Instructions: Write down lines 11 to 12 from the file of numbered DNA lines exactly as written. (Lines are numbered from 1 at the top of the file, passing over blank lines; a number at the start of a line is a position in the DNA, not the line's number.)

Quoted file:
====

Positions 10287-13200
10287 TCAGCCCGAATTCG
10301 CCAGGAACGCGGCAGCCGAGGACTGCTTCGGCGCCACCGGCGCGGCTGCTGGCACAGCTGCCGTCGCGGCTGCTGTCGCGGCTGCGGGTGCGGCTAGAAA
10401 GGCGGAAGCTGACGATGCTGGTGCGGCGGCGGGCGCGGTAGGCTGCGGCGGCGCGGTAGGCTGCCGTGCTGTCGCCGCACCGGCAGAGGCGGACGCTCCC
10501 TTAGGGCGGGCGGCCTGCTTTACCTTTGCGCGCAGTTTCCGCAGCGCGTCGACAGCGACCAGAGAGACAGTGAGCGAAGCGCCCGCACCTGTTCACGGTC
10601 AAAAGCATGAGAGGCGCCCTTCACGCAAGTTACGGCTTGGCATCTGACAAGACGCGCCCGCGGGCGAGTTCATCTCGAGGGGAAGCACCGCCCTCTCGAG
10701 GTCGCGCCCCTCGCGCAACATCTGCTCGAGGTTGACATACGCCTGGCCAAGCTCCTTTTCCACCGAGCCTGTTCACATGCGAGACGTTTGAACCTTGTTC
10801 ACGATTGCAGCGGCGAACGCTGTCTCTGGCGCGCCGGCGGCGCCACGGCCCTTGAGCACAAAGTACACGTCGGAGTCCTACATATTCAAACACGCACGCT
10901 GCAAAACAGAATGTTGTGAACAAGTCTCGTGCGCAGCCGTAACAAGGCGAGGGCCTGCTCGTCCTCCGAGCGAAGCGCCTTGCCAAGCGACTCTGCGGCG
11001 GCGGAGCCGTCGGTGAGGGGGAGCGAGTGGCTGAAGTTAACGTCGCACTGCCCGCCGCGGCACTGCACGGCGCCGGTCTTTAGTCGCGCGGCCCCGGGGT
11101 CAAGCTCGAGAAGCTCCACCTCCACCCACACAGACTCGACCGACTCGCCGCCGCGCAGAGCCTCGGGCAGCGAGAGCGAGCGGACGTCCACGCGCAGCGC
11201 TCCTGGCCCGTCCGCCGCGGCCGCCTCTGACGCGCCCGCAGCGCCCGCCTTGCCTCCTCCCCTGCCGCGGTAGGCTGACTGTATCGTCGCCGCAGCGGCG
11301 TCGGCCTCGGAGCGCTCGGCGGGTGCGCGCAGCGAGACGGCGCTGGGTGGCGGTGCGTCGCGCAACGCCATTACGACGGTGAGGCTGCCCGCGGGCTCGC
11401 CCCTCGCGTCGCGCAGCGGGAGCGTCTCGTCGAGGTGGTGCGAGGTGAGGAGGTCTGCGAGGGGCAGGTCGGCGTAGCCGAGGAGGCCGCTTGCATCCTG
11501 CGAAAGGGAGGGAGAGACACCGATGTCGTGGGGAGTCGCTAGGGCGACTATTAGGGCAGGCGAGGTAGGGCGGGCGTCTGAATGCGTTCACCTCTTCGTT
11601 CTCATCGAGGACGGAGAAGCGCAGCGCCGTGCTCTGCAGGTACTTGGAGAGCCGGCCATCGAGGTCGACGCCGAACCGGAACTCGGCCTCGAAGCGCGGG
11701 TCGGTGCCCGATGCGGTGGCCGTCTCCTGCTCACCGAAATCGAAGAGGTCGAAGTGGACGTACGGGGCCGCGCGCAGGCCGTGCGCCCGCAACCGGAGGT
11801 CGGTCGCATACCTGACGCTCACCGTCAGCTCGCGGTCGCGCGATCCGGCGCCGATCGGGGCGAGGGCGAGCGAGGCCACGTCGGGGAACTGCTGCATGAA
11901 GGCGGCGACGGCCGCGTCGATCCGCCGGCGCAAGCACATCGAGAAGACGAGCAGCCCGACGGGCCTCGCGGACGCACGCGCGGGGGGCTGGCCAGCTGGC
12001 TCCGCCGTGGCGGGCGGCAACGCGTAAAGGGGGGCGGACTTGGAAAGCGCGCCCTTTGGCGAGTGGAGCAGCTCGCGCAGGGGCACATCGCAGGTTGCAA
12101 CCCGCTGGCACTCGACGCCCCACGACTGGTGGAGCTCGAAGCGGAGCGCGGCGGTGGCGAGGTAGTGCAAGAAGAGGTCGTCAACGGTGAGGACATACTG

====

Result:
11101 CAAGCTCGAGAAGCTCCACCTCCACCCACACAGACTCGACCGACTCGCCGCCGCGCAGAGCCTCGGGCAGCGAGAGCGAGCGGACGTCCACGCGCAGCGC
11201 TCCTGGCCCGTCCGCCGCGGCCGCCTCTGACGCGCCCGCAGCGCCCGCCTTGCCTCCTCCCCTGCCGCGGTAGGCTGACTGTATCGTCGCCGCAGCGGCG